But Gray isn’t the only recognizable name trying to return to the elite tier. 2019 was a strange year for Trevor Bauer—from his infamous heave-ho over the center field bleachers, to the trade which made him a Red, to career-low numbers in xFIP and win probability, Bauer will look to put a vexing season behind him, and reemerge as a top-shelf rotation option.
Never one to shy away from a spotlight, Bauer’s was as visible as ever this offseason, including contentious tweets directed at commissioner Rob Manfred over his handling of the minor league baseball bargaining situation:
At least Rob Manfred is trying to ruin baseball at all levels and isn’t discriminating. Something to be said for consistency, I guess. 🙄🙄 What’s your most hated Rob Manfred idea?
Bauer will get plenty of narrative play in preseason storylines, but there’s reason for mound-based optimism entering the year. Many of his underlying 2019 metrics don’t necessarily portend the precipitous fall he took last year, and though a return to his Cy Young-worthy 2018 numbers would be pie-in-the-sky, even touching that would give Cincinnati an elite option to roll out alongside Gray. It’s worth noting that Bauer battled through ankle and back injuries throughout 2019, which undoubtedly affected his ability to reach the upper echelon of his stuff. When at his peak, he is a deceptive fun-house mixture of a high-velocity four-seam, a dancing cutter, and a 12-to-6 curve that leaves hitters golfing.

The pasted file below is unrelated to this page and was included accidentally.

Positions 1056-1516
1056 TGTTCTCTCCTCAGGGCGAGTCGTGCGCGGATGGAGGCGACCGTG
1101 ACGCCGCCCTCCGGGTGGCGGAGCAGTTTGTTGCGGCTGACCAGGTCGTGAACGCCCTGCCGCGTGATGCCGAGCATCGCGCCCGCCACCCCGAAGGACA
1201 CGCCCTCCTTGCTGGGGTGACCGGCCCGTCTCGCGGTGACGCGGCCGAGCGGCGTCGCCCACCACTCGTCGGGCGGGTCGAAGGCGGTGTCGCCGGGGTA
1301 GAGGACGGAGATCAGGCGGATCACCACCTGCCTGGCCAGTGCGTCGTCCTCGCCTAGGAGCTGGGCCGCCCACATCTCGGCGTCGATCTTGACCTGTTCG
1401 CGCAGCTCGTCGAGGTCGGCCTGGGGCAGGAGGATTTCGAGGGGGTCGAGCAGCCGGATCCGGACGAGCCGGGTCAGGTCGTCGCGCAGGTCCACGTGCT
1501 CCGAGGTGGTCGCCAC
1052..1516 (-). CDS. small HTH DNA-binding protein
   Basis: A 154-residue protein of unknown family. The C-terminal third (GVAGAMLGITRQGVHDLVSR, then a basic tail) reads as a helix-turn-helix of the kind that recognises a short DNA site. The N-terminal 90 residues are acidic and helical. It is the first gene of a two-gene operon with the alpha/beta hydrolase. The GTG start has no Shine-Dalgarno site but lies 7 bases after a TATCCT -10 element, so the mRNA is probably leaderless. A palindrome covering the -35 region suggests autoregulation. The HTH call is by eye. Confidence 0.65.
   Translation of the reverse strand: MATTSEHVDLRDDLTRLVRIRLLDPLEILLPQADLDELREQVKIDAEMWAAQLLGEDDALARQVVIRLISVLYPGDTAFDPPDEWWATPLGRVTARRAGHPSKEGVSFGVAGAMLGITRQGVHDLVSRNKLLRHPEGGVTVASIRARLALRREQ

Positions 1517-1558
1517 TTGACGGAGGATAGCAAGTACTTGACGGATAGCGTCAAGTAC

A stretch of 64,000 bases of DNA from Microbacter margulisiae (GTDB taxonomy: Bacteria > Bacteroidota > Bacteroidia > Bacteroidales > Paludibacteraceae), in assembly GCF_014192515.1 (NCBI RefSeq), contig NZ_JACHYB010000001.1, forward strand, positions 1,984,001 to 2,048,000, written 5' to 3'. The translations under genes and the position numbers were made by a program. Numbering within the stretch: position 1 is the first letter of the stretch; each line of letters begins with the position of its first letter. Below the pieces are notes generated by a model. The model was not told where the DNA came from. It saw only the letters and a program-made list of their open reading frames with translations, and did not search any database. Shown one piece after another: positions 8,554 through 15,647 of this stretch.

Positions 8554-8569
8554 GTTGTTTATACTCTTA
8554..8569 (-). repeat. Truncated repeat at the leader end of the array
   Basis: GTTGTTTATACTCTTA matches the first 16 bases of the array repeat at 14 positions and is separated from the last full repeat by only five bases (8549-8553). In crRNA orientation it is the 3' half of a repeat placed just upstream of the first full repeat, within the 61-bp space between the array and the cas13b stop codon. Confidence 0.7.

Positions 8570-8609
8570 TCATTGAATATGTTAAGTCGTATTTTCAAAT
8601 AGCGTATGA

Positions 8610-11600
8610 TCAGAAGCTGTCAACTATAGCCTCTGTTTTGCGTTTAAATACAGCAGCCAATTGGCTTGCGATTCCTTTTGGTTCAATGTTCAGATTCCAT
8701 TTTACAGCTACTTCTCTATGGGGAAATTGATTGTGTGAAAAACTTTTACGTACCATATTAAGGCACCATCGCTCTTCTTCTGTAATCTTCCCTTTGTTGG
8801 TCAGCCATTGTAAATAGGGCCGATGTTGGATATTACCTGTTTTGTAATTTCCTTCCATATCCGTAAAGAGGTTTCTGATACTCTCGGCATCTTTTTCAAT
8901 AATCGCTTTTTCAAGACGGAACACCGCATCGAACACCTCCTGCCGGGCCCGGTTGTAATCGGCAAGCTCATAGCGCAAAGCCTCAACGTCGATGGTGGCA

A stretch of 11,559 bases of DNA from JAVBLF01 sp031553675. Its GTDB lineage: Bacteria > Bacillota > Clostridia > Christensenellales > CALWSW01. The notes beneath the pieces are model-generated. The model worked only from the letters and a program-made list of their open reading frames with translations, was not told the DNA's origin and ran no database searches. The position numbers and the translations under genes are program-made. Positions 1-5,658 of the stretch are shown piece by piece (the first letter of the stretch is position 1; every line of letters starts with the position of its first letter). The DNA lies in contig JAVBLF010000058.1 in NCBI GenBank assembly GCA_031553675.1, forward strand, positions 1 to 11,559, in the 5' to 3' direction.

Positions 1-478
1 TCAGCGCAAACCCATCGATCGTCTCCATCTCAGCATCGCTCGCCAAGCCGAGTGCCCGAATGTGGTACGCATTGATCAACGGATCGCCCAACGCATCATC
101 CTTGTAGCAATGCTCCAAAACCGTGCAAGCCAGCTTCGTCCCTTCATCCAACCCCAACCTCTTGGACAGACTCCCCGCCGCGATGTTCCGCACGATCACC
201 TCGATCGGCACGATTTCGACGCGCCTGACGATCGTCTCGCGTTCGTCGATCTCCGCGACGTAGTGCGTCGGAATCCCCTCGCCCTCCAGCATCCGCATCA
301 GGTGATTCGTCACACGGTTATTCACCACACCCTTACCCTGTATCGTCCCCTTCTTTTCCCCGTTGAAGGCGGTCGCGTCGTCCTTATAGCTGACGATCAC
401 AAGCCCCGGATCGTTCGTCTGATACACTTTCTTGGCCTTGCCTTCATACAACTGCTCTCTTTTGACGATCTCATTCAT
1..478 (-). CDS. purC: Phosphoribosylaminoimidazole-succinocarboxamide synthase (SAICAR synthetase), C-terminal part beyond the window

But the irony in all this is that, despite the presence of two veterans with All-Star pedigrees, Opening Day will still likely see the Reds turn to the man who became their unquestioned rotation leader last year.